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Your Best Prospect

He’s right at your fingertips, in your client file, and his name is Mr. Business Owner.

By Jim Dorschel, LUTCF

This is the case of the 10,000-pound door. When an agent reaches his office in the morning, the door only allows him in; it won’t let him out. No matter how much he wants to step out during the day and see clients—no matter how much he wants to build up the financial-services side of his business—it just doesn’t happen. His hours are filled with transactional work and property and casualty (P/C) sales.

Sound familiar?
As a field sales associate with State Farm, I help multiline agents like you grow the financial-services side of their business. And guess what? It’s a lot easier than you may think. You don’t have to be a financial whiz, and you don’t have to spend hours blindly calling up P/C clients, hoping one will give you an “in.” Your best prospect is right at your fingertips—in your client file. His name is Mr. (or Ms.) Business Owner.

A receptive audience
I have yet to go into a multiline agency that doesn’t have a sizable number of business owners in its client file. These clients have already been sold the basics like workers’ compensation, liability and auto insurance. Yet, it amazes me how many agents never take the natural—and easy—next step of asking these clients about retirement planning or life insurance. What a shame! At the end of the day, this is a pretty receptive audience.

Think about it. Business owners generally have a need, they have the desire to fix the need, and they have the money to put a solution in place. What they don’t have is the time to pick up the phone and call you. That’s where you come in. The highest compliment you can pay a business owner is to take the lead. Here’s how to get the ball rolling:

Step No. 1: Set up a casual lunch meeting with him. Just call and say, “Hi, Mr. Smith, you’ve been a client of mine for several years … I like to keep in touch with my business-owner clients to see how their business is doing. Are you free for lunch one day?” I have rarely seen an agent turned down by one of his business-owner clients. (Even business owners have to stop and eat, after all. Besides, going to lunch gives them a welcome break from all the interruptions of the day.) Or, just stop by and extend the invitation in person, either on your way to the office or when you’re out photographing property. When one of my agents did just that, the business owner replied, “You know, I’ve been meaning to call you for two months—I need more life insurance.”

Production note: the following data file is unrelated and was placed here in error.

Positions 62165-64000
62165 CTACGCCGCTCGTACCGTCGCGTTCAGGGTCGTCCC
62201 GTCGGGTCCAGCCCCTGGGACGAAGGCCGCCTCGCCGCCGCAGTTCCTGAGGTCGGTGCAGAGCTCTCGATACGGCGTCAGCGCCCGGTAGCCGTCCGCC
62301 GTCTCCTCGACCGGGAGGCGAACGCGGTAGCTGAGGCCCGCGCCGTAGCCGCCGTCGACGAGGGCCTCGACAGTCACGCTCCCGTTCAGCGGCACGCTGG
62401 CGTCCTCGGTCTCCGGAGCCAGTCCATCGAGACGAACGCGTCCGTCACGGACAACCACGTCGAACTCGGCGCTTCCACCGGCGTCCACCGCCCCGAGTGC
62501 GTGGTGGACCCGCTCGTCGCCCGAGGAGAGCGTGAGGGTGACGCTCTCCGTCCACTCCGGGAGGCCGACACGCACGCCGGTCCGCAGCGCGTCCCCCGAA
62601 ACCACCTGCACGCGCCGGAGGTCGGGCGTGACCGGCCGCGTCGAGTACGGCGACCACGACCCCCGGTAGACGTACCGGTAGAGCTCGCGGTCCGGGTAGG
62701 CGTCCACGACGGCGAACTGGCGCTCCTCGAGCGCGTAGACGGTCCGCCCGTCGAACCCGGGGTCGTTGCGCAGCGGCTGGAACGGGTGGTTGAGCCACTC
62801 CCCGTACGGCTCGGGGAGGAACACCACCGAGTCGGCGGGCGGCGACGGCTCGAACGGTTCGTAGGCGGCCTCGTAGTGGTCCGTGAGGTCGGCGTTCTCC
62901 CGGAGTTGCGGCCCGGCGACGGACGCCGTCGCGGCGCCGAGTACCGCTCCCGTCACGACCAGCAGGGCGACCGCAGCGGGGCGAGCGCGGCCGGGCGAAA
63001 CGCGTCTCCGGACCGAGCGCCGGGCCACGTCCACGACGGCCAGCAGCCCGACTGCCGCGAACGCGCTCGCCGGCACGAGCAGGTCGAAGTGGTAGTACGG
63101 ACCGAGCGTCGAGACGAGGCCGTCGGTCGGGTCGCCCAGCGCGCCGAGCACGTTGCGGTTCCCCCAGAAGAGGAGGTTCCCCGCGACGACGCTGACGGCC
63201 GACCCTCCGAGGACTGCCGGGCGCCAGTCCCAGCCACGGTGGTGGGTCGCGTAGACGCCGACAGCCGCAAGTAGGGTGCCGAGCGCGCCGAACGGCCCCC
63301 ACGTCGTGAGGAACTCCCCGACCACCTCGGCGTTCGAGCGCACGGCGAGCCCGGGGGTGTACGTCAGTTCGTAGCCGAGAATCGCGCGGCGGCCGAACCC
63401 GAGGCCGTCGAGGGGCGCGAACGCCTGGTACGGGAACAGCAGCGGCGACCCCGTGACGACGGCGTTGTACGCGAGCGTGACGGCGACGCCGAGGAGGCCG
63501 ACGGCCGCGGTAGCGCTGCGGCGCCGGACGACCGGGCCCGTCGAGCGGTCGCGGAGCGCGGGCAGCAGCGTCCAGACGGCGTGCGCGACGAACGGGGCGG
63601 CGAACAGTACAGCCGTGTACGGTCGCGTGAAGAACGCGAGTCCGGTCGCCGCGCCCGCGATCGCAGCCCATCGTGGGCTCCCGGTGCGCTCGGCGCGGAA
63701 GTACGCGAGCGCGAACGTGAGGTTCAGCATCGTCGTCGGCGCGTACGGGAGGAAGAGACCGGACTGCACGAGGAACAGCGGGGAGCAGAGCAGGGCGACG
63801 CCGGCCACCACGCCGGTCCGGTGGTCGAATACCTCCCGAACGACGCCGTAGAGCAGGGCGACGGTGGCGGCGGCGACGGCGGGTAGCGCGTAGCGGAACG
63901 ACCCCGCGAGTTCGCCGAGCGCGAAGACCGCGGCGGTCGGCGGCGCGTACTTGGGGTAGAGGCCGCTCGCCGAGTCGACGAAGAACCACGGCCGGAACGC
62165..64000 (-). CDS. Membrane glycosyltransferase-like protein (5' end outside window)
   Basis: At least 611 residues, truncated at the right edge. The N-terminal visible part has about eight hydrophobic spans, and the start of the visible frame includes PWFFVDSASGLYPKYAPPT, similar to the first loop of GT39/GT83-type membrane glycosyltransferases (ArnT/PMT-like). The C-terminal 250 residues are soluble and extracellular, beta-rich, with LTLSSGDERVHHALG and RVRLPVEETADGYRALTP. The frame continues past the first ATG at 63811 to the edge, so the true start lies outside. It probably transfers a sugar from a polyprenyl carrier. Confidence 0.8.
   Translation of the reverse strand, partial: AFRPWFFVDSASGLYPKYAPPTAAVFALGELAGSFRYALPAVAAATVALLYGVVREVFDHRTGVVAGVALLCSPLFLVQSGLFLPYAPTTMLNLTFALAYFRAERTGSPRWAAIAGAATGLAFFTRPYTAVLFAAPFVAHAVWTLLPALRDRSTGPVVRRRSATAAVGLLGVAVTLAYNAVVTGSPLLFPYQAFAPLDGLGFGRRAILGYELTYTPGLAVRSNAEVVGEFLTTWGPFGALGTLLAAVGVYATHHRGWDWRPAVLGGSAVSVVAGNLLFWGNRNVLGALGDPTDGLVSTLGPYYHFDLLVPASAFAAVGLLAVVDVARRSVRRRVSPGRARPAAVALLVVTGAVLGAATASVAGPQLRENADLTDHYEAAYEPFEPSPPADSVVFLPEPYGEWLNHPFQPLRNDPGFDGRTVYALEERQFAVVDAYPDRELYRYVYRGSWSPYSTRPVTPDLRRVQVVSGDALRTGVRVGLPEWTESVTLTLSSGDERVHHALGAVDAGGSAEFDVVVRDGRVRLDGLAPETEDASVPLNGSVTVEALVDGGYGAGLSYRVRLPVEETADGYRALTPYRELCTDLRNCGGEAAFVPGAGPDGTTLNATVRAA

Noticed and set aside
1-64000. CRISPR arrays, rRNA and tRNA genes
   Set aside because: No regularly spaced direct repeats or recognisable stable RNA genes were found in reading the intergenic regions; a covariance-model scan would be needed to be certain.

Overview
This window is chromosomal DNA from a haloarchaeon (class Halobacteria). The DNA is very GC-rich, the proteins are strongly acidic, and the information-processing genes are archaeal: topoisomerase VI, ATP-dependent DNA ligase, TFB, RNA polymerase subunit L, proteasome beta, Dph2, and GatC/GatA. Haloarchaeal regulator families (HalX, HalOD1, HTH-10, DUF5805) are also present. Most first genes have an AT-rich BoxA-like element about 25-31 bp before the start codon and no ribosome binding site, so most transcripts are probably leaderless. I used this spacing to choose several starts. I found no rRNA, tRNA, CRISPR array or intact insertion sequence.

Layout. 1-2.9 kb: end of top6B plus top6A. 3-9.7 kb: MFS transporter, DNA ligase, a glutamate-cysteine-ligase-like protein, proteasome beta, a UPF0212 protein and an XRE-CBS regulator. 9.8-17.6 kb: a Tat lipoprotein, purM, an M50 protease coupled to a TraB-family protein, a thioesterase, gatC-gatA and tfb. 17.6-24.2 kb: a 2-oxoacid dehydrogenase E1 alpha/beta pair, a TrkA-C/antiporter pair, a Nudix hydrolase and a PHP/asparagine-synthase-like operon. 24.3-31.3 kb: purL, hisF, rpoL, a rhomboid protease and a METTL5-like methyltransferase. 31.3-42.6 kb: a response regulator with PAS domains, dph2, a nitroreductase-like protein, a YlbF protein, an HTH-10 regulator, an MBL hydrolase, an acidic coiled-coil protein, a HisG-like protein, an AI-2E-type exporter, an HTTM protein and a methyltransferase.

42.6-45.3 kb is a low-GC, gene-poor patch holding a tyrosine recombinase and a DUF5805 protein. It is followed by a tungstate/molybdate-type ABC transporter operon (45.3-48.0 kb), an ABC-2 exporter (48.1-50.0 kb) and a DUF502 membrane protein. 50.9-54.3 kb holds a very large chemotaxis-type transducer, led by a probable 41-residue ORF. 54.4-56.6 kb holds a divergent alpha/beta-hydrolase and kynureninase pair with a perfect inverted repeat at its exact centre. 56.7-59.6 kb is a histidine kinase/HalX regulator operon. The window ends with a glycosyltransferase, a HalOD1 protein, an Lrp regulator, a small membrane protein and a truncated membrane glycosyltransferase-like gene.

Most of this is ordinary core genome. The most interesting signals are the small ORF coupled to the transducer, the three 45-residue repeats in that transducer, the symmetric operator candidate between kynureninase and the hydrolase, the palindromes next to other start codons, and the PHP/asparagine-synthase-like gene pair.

Step No. 2: Reorient your thinking. As you gear up for the lunch meeting, remember a few things: First, nobody expects you to have all the answers to their financial-planning questions right off the bat; they just want somebody to get them the information. Second, don’t go to the meeting with a product in mind. With financial services, it’s more about uncovering a need and going from there.

Step No. 3: Make it a conversation, not an inquisition! It’s lunchtime, and you’re sitting opposite the business owner. This is your chance to make that personal connection. You might say, “You know, I’ve done your workers’ comp, I’ve done your liability insurance, but I don’t know much about your business … how’d you get started? What exactly do you do? How long have you been in the business?” From there, move into questions that uncover possible areas of concern, while keeping your input to a minimum. Here are a few good questions to ask: “If I had a magic wand and could wave it over your business—and make your biggest headache go away—what would it be? What irritates you day to day? Who runs this business while you’re gone?”

The answers I have received are just unbelievable. At one of my last appointments, the business owner said, “You know, I have four fabulous managers—without them, I’d be dead.” “Well,” I asked, “have you done anything to make sure they don’t leave you?” The business owner replied, “No, not really.”

Don’t bring up any products during the lunch appointment. Toward the end, simply recap the conversation: “You said you might be interested in looking into ways of retaining key employees. What I’d like to do now is take this information back to my office and really go through it … then try to put together some options, and get back to you.” Conclude the conversation by setting up a second meeting, held no later than a week away. If you’ve already uncovered the need, the business owner will be excited to meet with you again.

Step No. 4: Send out a “discovery” letter. The next day, dash off a note to the business owner. Again, take care not to go into product details. Instead say something like, “I enjoyed meeting with you. Here are the issues we talked about and that I’m working on now. If you have any questions, give me a call. I’ll see you at noon, a week from now.” One of my agents goes on one appointment a week, and already has enough business on the financial-services end to keep him busy.

To push open that 10,000-pound door. Take the time to visit your business-owner clients. They may be looking for help, but just don’t have the time to ask for it. Most insurance companies, for their part, have specialists available to assist you in this type of work. Call them. If need be, bring them along to the second appointment. Your clients will thank you for your help, and refer you to other business owners.

Jim Dorschel, LUTCF, a field sales associate with State Farm Insurance and a former agent with New York Life, is president of NAIFA-Palomar (Calif.). You may reach him at 858-945-2154 or



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